Writing is so often a solitary act, and is viewed that way in our cultural consciousness. The image of the lonely writer, pecking away at their keyboard, is nothing if not a cliché.
And yet, writers can gain so much by reaching out to the broader community of writers around them. Join your tribe. Teach them what you know, and let them do the same.
This is by no means a complete list. These are just my favorites. If you know of a good one that's not listed here, please let me know.
- The Pacific Northwest Writers Association. The PNWA is one of the older writers associations in the United States, and is my local association. They do a great job with supporting their members through their mailing list, monthly member education meetings, and annual literary contest. They also put on an amazing writers conference every year. If you are anywhere even remotely near Seattle, you really should try to come to this one.
- Romance Writers of America. I can't speak the RWA personally, as I am not a member. However, I do know that RWA is one of the largest writers organizations in the world, and puts on an enormous writing conference every year with literally thousands of attendees. They also have a robust network of local chapters. I have twice been a speaker at the monthly meetings of one of the local RWA chapters in my area, and have been treated very well both times. RWA is good people.
- Willamette Writers. This is an organization centered in the northern Oregon area, but with a reach and reputation that is rapidly expanding well beyond its geographic region. They run an annual conference that I have as yet not had the opportunity to attend, but which people I trust speak highly of.
- Local Writers Groups. Nearly every major city--and a lot of minor ones--have writers associations as well. Search around on the web and I'll bet you find one that's within reasonable driving distance of you.
- Public Libraries. Don't overlook your local library. Even if you live in some small town far from any major writers association, there may well be a local group of writers that meets at your library. Barring that, your librarian may well know of somewhere in town--a coffee shop, maybe--where they meet. Librarians often know such things. And failing all else, ask your librarian about booking their meeting room space, and start putting up flyers to start your own writers association.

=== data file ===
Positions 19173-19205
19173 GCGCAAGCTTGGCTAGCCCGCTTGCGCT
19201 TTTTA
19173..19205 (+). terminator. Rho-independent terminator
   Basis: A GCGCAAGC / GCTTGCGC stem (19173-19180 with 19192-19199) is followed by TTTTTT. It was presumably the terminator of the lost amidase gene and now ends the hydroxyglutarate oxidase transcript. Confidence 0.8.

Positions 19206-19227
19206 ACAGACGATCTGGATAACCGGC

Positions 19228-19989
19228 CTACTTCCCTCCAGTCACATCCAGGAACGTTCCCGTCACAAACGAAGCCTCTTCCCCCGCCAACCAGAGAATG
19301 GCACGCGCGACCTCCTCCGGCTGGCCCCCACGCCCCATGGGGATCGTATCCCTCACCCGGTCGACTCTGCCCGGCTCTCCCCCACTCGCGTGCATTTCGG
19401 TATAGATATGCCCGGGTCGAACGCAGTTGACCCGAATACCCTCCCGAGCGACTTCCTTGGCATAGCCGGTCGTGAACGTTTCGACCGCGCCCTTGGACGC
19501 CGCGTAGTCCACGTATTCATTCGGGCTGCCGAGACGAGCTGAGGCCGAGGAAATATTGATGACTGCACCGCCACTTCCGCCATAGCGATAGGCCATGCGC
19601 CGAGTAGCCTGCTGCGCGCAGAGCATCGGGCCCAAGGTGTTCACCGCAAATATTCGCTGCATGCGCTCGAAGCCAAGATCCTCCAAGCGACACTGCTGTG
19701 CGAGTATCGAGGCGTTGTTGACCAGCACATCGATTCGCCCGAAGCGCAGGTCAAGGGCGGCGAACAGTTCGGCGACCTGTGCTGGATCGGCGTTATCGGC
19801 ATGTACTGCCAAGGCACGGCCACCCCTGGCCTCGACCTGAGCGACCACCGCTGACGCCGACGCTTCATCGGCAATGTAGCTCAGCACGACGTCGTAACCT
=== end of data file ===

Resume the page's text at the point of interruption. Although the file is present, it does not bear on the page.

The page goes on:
There are any number of writing-oriented websites out there, and certainly more writing blogs than any one person could ever read. Here are three, however, that I think offer particular value:
- National Novel Writing Month. Probably the granddaddy of all writing websites, NaNoWriMo probably needs no introduction. It's fair to say, though, that without NaNoWriMo, I wouldn't be where I am today. I wouldn't have started writing again if it wasn't for NaNoWriMo. It's also fair to say that NaNoWriMo does a better job than anything else I've ever seen to break that cliché of the solitary writer by creating a social framework for the activity of novel writing. If you haven't given NaNo a try, I highly encourage you to do so.
- Critique Circle. One of the best things writers can do for their writing (aside from hiring a developmental editor!) is to join a writing group and exchange critiques with other writers. However, that's not always easy to do in our busy lives. Critique Circle takes the idea of a small group of like-minded writers joined for mutual support and critique, and extends it into the online world. Critique Circle is definitely aimed at more serious writers rather than casual ones, but if that's what you're looking for, give it a try.
- WritersCafe. Similar to Critique Circle WritersCafe is a more casual critique-swap website. Where Critique Circle formalizes the relationship between members of a critique group, WritersCafe provides a more crowd-sourced, anonymous approach in the "critique a chapter, post a chapter" model. While not as serious as Critique Circle, I do recommend WritersCafe for folks who are just getting their feet wet in the game of critiquing others' writing and being critiqued themselves.